> I should have been more descriptive about the tool I used, mine was a rotary
> hammer drill by Hilti, with a special attachment. The attachment is easy to
> find and usually the rental shop will have one. I was getting confused with
> my UK description:)
> Hi Howard,
> I also have very hard compacted clay. I used an impact hammer with a
> special attachment designed for ground rods. I borrowed mine, but you can
> rent them cheaply. It took all of about five minutes each rod to drive
> Mike K6BR
Think about buying an SDS impact drill:
These tools are now in the DIY price range, and the difference from your
old hammer drill is amazing. Even a small "2 kilogram" SDS will drill
holes in hard concrete like it's chocolate. With the rotary action off,
you can also use it for light chiselling, concrete breaking... and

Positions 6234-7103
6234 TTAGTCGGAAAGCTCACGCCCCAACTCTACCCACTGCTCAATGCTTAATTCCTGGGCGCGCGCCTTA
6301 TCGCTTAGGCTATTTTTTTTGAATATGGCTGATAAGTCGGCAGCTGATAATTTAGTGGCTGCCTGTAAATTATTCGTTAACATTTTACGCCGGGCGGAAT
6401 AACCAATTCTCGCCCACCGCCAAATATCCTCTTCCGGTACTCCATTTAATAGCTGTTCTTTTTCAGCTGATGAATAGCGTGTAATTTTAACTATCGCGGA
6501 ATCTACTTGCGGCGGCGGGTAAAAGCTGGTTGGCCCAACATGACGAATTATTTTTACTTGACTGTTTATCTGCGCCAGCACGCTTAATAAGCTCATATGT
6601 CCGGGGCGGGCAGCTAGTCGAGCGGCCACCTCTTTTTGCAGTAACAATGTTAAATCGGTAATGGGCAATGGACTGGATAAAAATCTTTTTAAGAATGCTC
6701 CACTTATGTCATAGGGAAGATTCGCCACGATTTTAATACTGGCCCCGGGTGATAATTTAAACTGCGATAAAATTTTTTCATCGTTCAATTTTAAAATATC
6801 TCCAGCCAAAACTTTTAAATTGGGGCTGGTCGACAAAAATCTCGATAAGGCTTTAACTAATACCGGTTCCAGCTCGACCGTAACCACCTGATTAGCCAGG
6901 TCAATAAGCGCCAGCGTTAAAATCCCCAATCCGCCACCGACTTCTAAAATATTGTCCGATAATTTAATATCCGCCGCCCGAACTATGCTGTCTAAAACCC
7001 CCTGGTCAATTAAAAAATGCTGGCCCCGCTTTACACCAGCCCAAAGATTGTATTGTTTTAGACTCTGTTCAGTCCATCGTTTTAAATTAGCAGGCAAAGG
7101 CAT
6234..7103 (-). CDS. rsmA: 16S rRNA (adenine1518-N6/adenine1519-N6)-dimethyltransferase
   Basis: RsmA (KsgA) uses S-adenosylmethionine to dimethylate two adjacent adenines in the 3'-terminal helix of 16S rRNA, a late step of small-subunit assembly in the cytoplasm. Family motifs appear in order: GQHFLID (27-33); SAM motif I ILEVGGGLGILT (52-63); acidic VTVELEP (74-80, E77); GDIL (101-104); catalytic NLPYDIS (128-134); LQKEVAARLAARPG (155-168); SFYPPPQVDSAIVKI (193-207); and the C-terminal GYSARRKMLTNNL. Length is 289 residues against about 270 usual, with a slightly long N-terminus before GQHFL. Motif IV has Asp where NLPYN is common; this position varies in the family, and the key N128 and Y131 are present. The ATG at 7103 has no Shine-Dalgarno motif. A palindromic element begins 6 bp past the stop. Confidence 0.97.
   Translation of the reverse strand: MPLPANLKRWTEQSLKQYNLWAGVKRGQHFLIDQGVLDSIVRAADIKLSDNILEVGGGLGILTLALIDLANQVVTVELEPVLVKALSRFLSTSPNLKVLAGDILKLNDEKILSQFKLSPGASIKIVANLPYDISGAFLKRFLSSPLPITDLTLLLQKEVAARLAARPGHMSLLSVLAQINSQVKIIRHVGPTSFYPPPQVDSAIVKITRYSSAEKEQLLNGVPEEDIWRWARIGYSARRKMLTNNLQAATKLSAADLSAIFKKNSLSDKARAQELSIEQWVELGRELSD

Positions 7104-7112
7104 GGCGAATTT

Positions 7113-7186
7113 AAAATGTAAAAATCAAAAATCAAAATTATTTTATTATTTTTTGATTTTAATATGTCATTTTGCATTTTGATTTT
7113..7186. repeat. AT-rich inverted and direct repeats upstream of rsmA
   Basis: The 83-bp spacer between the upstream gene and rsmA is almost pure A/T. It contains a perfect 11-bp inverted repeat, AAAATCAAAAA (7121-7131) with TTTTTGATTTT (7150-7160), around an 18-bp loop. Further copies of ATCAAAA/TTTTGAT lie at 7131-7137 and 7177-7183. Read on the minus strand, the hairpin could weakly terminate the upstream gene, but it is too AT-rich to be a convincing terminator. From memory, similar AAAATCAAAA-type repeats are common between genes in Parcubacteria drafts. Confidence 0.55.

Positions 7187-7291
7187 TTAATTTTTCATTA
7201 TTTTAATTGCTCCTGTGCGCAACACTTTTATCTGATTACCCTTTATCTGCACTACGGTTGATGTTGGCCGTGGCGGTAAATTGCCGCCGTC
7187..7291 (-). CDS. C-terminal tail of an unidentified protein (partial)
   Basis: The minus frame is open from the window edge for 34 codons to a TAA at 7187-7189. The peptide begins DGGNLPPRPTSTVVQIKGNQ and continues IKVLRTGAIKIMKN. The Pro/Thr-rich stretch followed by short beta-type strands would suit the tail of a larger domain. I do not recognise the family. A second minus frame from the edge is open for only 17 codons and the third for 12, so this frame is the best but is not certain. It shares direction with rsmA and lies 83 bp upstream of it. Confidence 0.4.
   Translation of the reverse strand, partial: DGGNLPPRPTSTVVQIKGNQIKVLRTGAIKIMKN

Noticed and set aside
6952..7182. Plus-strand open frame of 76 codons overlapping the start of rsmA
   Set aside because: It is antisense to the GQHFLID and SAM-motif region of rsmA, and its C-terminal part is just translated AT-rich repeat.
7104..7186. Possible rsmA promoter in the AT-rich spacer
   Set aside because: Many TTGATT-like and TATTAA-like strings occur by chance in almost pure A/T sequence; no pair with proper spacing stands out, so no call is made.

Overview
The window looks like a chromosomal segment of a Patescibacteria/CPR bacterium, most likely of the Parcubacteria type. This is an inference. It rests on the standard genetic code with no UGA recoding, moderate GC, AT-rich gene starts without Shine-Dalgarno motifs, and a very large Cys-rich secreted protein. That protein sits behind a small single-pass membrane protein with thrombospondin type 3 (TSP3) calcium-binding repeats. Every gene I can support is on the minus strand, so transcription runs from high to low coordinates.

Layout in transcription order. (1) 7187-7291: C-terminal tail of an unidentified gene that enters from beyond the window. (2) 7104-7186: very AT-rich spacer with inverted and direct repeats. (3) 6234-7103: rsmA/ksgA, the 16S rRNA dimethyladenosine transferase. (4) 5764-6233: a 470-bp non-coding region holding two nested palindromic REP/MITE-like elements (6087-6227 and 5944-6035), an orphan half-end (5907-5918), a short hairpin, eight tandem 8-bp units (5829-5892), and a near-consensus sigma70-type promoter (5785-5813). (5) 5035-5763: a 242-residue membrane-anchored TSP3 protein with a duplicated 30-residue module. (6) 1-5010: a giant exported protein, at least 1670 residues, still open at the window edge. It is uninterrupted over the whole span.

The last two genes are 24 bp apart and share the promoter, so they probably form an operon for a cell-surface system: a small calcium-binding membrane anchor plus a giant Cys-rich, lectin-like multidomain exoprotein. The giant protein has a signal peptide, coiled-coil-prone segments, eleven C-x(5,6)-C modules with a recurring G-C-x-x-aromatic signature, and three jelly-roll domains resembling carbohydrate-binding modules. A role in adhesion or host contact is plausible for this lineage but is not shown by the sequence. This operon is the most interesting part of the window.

driving in ground rods.
You might want to rent one to try it - but as soon as you lay hands on
it, you'll want to own one!
For best value, look for a 2kg model that has rotary stop, hammer stop
and a safety clutch. (The clutch is important - without it, these things
can break your wrist or easily throw you off a ladder.) In terms of
weight, "less is more" - a 2kg model will do almost as much as a 4kg,
but you'd hate the heavier one for drilling walls.
Instead of the special ground rod adapter, you can use a half-inch
square drive socket adapter with an appropriate snap-on socket. It's
cheaper and has other uses too.
> My soil is very, very hard clay which makes it a perfect tower base... in
> fact we had to jack hammer it out to build the base...
> ... Strong constructions workers hitting the top of the 8' ground rods with
> Sledge Hammers they were able to drive 1 in about 4 feet and one about 5
> feet... neither is deep enough....
> Any suggestions on what mechanical or power tool to use to drive ground rods
> further into the ground. Plus I want to put in a few more....
> Howard S. White Ph.D. P. Eng., VE3GFW/K6 ex-AE6SM KY6LA
TowerTalk mailing list